Plant­ing seeds for fu­ture

Katikati Advertiser - - Your Community Voice -

Plant­ing seeds is all about hope. Pro­vided they are wa­tered and the birds don’t scratch them up, tiny car­rot seeds will put up their first feath­ery leaf within aweek.

But the equally tiny dacty­lan­thus seeds we sowed in the Aon­gatete for­est may not poke their knobby buds out of the leaf lit­ter for eight years!

It is not that the seeds lie dor­mant all that time.

Their first tiny roots must reach and pen­e­trate the root of a host plant if they are to make any progress, for dacty­lan­thus is par­a­sitic. For all its life, it will rely on its host tree for food. Once a seedling be­comes at­tached to a host root the plant will grow un­der­ground, even­tu­ally form­ing a mound just be­neath the leaf lit­ter. Then, and only then, will it send its flow­ers up to the for­est floor.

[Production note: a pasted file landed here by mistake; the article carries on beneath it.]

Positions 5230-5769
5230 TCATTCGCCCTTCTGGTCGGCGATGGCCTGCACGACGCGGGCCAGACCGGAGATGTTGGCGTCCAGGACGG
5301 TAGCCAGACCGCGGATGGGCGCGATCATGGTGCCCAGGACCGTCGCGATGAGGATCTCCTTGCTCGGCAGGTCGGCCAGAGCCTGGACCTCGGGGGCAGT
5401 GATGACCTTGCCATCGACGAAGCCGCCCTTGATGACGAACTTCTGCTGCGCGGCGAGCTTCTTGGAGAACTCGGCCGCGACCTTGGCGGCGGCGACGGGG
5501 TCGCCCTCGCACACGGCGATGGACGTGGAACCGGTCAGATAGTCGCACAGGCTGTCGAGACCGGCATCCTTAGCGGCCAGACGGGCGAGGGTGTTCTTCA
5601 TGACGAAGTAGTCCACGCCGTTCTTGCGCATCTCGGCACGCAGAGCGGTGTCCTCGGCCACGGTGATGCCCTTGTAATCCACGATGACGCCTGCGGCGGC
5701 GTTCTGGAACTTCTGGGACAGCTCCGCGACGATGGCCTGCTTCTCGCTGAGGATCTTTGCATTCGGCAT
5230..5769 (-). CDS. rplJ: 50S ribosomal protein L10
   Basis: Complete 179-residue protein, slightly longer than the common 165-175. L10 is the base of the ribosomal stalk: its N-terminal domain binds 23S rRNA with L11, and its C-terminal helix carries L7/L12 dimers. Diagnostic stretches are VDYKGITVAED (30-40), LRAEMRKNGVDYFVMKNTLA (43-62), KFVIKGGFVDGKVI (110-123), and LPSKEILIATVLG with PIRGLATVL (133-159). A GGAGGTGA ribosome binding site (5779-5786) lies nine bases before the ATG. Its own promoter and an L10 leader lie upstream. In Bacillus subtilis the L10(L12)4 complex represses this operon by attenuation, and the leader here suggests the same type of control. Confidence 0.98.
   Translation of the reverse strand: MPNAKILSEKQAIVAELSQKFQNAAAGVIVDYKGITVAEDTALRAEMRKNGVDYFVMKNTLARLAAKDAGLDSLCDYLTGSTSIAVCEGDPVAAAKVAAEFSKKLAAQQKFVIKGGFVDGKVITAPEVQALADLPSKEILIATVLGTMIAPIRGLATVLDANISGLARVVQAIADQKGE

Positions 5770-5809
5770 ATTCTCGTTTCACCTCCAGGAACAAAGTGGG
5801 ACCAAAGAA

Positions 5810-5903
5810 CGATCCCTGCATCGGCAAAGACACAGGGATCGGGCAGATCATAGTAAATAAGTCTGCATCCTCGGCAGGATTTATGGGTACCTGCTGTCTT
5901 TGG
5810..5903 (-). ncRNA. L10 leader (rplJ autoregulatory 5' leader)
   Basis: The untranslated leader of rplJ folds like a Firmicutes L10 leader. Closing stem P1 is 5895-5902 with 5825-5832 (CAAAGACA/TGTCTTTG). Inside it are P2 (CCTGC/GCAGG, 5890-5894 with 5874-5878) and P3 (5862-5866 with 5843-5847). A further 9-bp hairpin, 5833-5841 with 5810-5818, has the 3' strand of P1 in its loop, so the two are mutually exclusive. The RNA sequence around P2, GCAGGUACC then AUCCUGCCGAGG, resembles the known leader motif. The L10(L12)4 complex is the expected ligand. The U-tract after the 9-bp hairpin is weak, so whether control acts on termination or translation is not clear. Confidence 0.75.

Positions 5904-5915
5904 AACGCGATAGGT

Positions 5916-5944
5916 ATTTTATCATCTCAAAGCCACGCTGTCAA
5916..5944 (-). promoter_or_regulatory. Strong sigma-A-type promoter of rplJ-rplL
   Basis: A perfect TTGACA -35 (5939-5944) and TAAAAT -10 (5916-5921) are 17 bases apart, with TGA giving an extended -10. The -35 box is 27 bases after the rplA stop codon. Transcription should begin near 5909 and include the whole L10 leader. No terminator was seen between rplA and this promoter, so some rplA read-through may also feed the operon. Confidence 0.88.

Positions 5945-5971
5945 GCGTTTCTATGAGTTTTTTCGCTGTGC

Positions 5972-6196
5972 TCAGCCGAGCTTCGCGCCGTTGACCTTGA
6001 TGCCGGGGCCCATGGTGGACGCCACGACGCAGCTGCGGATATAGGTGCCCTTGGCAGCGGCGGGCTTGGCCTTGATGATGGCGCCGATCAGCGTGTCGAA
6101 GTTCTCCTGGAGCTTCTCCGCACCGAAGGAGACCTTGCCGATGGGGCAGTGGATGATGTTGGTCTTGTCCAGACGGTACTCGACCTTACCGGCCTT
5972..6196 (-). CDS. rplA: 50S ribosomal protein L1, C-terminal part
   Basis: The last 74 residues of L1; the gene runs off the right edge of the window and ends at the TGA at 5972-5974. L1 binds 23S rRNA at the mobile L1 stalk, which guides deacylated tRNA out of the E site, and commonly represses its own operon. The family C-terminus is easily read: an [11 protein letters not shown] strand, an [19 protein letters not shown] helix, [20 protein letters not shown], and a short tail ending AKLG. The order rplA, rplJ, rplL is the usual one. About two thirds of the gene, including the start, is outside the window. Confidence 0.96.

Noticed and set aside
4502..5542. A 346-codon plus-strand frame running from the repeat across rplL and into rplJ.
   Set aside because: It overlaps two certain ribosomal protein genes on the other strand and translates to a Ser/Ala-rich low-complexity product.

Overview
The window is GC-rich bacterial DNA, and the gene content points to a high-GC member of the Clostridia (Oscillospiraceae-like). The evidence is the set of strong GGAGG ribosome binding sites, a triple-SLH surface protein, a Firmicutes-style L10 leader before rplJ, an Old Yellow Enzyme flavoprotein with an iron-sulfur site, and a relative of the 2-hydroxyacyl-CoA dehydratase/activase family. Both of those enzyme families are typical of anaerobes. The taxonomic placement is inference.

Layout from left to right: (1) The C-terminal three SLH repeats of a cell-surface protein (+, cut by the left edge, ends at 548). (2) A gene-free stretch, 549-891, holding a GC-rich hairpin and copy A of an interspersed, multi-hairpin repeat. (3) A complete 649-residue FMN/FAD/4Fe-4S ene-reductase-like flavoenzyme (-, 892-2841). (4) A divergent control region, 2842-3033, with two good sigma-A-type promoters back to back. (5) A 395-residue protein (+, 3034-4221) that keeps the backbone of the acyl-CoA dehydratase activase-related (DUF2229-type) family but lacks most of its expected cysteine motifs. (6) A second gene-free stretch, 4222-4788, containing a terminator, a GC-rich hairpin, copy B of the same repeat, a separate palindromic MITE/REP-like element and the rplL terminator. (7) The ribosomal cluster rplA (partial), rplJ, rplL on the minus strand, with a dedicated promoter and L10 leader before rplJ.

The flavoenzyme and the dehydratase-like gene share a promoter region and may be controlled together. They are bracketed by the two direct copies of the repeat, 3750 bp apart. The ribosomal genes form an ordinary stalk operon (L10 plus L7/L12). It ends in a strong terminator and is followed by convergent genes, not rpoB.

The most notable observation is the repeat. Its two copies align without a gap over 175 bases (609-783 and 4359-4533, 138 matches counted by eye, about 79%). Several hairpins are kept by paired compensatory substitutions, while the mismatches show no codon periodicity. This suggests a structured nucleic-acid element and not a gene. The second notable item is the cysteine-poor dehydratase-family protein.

It would be a lucky seed that chanced upon a suit­able host plant, which is why dacty­lan­thus plants pro­duce thou­sands of seeds from their crowded flow­ers. En­demic bats, New Zealand’s only na­tive mam­mals, are lured by their sweet nec­tar and crawl over the flow­ers, pol­li­nat­ing them.

Now the bats are scarce and it’s pos­sums that are lured to that sweet nec­tar.

They don’t pol­li­nate the flow­ers, they eat them. This is why dacty­lan­thus is so rare.

Now, sup­ported by tan­gata whenua from Nga¯i Tama Whar­iua and helped by DOC rangers, vol­un­teers have planted the seeds in the Aon­gatete for­est. We must keep up the possum con­trol to give the project a chance. If we suc­ceed, the dacty­lan­thus plants at Aon­gatete will be the first to be reestab­lished in the Kaimai for­est.


DOC Ranger Paul Cash­more and James Denyer plant­ing the dacty­lan­thus seeds.

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